Wednesday, March 23, 2005

Cool PyCon acquaintances

  • Sprints

    • Mike "Bear" Taylor - working on release management (I think) for OSAF. Also kindly providing a windows buildslave for Twisted's buildbot. We've talked a lot on IRC before and exchanged some email.

    • Brian Kirsch - also working for OSAF. Brian's basically in charge of all their email stuff. We've spoken on IRC and on the phone before, and exchanged a lot of code :) Brian has contributed a lot of cool new SMTP code that has improved Twisted's mail support for 2.0.

    • Alex "mesezoic" Levy - another fellow I know from IRC, though we've lived in the same city for a few months now, PyCon was the first chance we had to meet. Alex hacks on nevow and did some sprinting on Twisted WSGI.

    • David Reid - also someone I've known on IRC for a while (noticing a pattern?). David sprinted on adding wildcard subdomain support to twisted.names (a Twisted subproject started deep in the mists of the past which I revived and brought to usability a couple years ago, but haven't developed on much since).

  • Conf day 1

    • Abe Fettig - author of Hep. Also working on another really cool project, but I'm not sure how public it is supposed to be yet so I won't say what it is :)

    • Neal Norwitz - someone whose name I've seen around a lot but who I've never really interacted with. Apparently he is old friends with my housemate. We hung out for a bit around lunch time and chatted about random things.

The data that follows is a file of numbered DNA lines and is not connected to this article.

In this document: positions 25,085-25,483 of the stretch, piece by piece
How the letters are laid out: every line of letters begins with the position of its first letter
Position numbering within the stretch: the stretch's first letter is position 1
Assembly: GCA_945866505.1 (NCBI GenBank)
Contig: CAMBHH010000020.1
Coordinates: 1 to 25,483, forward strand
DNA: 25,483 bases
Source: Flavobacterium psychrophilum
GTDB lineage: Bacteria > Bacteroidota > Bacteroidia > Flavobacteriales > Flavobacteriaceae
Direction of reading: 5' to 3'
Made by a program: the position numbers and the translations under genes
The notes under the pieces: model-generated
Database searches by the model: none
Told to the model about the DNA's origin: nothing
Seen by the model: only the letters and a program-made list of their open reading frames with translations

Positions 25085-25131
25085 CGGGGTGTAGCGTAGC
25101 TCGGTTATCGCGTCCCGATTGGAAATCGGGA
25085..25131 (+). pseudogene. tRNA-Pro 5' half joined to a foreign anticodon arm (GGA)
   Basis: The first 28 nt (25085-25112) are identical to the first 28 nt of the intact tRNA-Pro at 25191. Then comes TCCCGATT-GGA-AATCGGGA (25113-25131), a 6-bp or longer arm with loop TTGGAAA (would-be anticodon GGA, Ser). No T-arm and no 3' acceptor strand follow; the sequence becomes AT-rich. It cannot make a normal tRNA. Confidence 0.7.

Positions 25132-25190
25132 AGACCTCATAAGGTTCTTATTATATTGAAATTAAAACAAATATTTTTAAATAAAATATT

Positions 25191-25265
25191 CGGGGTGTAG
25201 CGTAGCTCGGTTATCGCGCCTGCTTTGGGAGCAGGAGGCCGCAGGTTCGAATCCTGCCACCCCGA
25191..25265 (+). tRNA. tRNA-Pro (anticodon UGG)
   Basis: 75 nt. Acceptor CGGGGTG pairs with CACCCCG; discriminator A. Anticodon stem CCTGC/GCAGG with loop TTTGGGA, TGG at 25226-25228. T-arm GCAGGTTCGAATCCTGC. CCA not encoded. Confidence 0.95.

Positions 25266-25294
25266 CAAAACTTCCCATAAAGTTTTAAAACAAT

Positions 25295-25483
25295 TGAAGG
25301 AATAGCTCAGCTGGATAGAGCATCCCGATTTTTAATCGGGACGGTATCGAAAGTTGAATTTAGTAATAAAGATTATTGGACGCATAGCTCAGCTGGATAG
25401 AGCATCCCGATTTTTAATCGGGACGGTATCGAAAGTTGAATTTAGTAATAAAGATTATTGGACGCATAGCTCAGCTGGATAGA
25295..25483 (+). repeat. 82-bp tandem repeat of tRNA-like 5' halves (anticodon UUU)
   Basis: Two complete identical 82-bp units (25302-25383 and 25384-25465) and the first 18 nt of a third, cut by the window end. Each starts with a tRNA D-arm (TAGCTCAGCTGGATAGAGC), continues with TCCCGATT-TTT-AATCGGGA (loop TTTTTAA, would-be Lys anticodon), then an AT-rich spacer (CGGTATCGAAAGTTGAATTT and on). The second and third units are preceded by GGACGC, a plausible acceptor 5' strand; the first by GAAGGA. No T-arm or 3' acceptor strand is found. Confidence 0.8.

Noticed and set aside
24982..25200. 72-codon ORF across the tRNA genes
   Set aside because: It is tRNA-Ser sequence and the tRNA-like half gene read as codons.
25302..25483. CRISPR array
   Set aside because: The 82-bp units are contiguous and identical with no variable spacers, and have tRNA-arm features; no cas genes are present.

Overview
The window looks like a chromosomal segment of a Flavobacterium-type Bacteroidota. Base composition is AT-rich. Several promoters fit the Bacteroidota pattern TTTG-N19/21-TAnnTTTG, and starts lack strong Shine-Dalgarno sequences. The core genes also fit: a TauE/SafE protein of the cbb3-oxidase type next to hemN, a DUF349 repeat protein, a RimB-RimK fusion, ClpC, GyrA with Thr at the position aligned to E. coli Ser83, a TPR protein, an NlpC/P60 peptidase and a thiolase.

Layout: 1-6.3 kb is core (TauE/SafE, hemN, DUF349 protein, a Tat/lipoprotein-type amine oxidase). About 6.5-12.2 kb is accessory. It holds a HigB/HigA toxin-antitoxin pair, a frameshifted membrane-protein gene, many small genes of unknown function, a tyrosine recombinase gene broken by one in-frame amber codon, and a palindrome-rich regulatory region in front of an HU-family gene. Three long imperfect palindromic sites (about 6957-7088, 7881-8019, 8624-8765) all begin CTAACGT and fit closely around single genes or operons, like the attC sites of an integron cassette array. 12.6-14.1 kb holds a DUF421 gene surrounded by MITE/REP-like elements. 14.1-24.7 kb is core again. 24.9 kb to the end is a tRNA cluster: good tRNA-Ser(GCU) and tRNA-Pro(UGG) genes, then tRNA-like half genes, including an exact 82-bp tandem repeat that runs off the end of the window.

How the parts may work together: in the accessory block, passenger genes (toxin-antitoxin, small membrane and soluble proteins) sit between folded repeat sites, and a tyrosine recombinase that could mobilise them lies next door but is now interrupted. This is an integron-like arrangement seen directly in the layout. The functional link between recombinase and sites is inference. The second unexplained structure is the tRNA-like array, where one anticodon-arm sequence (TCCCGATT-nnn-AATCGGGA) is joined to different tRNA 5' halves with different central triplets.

• Michelle Levesque - briefly introduced myself in the afternoon after going to her talk. PyWebOff turned out quite excellently despite my underhanded attempts to thwart it ;) It's unfortunate all the talks were limited to half an hour this year; there was certainly a lot more than 30 minutes worth of content in this talk. Given the time constraint, I think this was best presented talk of the day of the ones I saw (except perhaps the keynote, but it's hard to beat a talk with so much dead parrot humor).

    • Jason "jmob" Mobarak - more Twisted folk (at least that's my to him relationship - guess via what medium we most frequently communicate ;). He also kindly hosts an IRC bot for me (it's easy to forget how nice it is to be able to reboot your desktop until you can't).

    • Cory "MFen" Dodt - some crazy fellow from California. Oh yea, he's a Twisted developer. He builds the Windows installers for Twisted as well. Previously only knew him on IRC.

    • Sinistrad - Unfortunately I forget his real name :) We met near the end of the day and chatted about random stuff, mostly work related. He's another guy I know from IRC.

Of course I also got to see a bunch of really people I met at last PyCon (or the PyCon before) too. I was going to list 'em here too but it's getting too late and there are too many and I'd probably forget a bunch of people anyway :)

I attended some presentations too. I already mentioned PyWebOff, but I also saw the py.test talk. Twisted's test framework has some problems and I've wanted to replace it for a few months now. py.test might make a good starting place. It has some really incredibly awesome features, but there are also some deep magic hacks which it includes which I am less certain about. At the very least it bears further investigation though. The py.test talk also included a brief section on py.execnet which mostly just made me sad. Luckily it has nothing to do with py.test, they're just beneath the same package.